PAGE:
I’ve tried all sorts of techniques to overcome it, including meditation, visualisation, self-hypnosis, shallow-breathing (“take a deep breath” is the worst advice), and physical and mental relaxation. Visualisation, for me, has worked the best.

 

And Nick Malceski has played a central role.

 

A few years ago I needed several MRI’s. I was in hospital for the first one and just couldn’t go through with it. They tried again a few days later, and this time I made sure I covered my eyes when walking into the room, as just the sight of that tunnel would trigger a strong response. They had also given me an injection and assured me I’d be away with the fairies for an hour or so. It worked.

 

A year later, I needed another MRI, and I didn’t want another nasty chemical injection. It was in 2013, not long after the 2012 Grand Final. I was determined to put into practice all my hard work in trying to overcome my response habits. This one was a cinch! I avoided looking at the tunnel when I walked in, immediately put on the eye mask, and in I rolled, into what is often described as one of the worst case scenarios for someone with claustrophobic tendencies.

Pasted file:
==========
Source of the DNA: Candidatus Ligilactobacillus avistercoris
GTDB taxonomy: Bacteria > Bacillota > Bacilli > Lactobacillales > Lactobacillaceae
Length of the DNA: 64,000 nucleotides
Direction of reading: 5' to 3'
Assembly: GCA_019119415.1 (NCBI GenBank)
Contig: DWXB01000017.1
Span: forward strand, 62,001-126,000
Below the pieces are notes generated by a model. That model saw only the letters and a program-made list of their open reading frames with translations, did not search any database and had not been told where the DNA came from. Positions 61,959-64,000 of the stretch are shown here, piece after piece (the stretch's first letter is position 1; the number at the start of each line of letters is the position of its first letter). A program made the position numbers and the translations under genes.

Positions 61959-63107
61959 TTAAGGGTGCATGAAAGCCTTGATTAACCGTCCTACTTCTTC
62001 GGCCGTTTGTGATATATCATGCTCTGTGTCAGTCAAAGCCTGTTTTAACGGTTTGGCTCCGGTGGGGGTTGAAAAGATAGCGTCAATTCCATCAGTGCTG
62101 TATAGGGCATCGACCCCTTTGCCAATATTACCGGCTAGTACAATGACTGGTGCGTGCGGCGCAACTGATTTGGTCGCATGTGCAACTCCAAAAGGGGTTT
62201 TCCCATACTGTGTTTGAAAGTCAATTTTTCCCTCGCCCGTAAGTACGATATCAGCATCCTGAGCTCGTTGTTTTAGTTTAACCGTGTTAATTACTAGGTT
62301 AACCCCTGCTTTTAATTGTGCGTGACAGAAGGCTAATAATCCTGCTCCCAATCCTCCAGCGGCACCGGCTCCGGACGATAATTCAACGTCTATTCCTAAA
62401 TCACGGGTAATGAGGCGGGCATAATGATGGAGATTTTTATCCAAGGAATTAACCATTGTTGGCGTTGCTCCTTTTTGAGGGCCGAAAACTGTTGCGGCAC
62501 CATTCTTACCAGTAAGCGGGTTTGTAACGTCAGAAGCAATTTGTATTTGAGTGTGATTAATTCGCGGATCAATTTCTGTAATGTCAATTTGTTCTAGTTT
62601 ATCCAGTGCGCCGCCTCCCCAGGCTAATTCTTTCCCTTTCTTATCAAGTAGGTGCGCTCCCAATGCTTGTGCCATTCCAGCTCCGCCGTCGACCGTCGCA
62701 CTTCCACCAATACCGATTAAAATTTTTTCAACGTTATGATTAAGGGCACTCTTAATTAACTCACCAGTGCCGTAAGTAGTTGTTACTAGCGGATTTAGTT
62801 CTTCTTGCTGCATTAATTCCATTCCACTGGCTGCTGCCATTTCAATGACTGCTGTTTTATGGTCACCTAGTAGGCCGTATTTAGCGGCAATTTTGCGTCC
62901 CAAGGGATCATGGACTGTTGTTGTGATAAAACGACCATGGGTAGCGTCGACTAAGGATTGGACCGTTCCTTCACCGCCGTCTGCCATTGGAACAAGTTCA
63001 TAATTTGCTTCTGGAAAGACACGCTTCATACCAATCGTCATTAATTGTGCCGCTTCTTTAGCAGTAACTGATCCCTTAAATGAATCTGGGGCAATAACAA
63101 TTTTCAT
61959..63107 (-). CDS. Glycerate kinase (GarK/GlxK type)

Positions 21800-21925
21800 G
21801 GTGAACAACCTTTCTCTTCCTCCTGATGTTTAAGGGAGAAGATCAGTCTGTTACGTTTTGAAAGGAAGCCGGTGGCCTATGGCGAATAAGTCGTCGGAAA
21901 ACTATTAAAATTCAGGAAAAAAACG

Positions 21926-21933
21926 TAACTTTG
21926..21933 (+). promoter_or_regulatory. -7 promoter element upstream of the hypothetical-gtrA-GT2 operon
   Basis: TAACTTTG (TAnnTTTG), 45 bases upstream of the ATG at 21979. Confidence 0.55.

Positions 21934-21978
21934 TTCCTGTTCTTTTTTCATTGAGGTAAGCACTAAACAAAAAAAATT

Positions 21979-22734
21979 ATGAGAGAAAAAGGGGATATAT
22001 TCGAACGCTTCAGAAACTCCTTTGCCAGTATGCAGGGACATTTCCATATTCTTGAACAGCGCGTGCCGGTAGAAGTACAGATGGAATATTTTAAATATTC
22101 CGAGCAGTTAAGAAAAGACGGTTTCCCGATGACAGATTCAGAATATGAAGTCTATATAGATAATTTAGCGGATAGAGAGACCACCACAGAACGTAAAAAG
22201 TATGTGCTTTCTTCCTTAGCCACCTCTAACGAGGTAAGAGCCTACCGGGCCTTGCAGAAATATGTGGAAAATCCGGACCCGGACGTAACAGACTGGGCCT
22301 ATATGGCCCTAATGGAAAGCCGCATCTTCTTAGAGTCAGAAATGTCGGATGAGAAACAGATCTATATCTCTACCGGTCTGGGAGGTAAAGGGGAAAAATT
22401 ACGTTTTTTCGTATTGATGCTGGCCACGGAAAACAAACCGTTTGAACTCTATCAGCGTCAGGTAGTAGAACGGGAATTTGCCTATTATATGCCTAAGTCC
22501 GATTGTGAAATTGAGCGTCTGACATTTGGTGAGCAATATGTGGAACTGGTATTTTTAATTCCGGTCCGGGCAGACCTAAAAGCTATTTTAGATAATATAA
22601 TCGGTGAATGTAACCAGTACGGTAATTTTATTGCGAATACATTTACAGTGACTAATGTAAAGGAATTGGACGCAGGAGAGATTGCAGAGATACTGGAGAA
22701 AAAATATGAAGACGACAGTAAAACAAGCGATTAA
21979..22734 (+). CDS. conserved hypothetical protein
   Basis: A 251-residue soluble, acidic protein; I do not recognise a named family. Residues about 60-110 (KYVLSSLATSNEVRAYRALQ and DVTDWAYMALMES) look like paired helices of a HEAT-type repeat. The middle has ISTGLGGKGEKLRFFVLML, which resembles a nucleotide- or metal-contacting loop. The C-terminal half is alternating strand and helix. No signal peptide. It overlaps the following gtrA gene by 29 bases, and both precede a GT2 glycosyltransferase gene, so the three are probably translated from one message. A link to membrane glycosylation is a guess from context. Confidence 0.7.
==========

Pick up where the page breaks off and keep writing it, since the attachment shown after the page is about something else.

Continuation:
I had no plans, but my visualisation worked immediately. I was sitting in the very same seat at the MCG on that special day a few months earlier. I was re-living the game: the goals, the tension, the anxiety, the euphoria, and I was singing. I was singing our song in my head, and the loud bashing and crashing sounds coming from the MRI machine became an orchestra, belting out Cheer Cheer as loudly as they could. Then I saw Mal, kicking that goal. That amazing goal that sealed the game. My celebrations were echoing his on that historic day, albeit lying prone and very still in an MRI tunnel. Then, after no time at all, I was being rolled out. One hour had gone by. I’d experienced our win all over again, and I was exhilarated. The technician asked why I was smiling. “I wanted it to continue”, I replied. “I’m a bit of a Sydney Swans fan, and I’ve just re-lived the Grand Final again”, I told him. He mumbled a few words about rugby league, and seemed a little surprised at my explanation for a smile. “Well, I’ve never heard that one before”, he said, as I thanked him and left the room.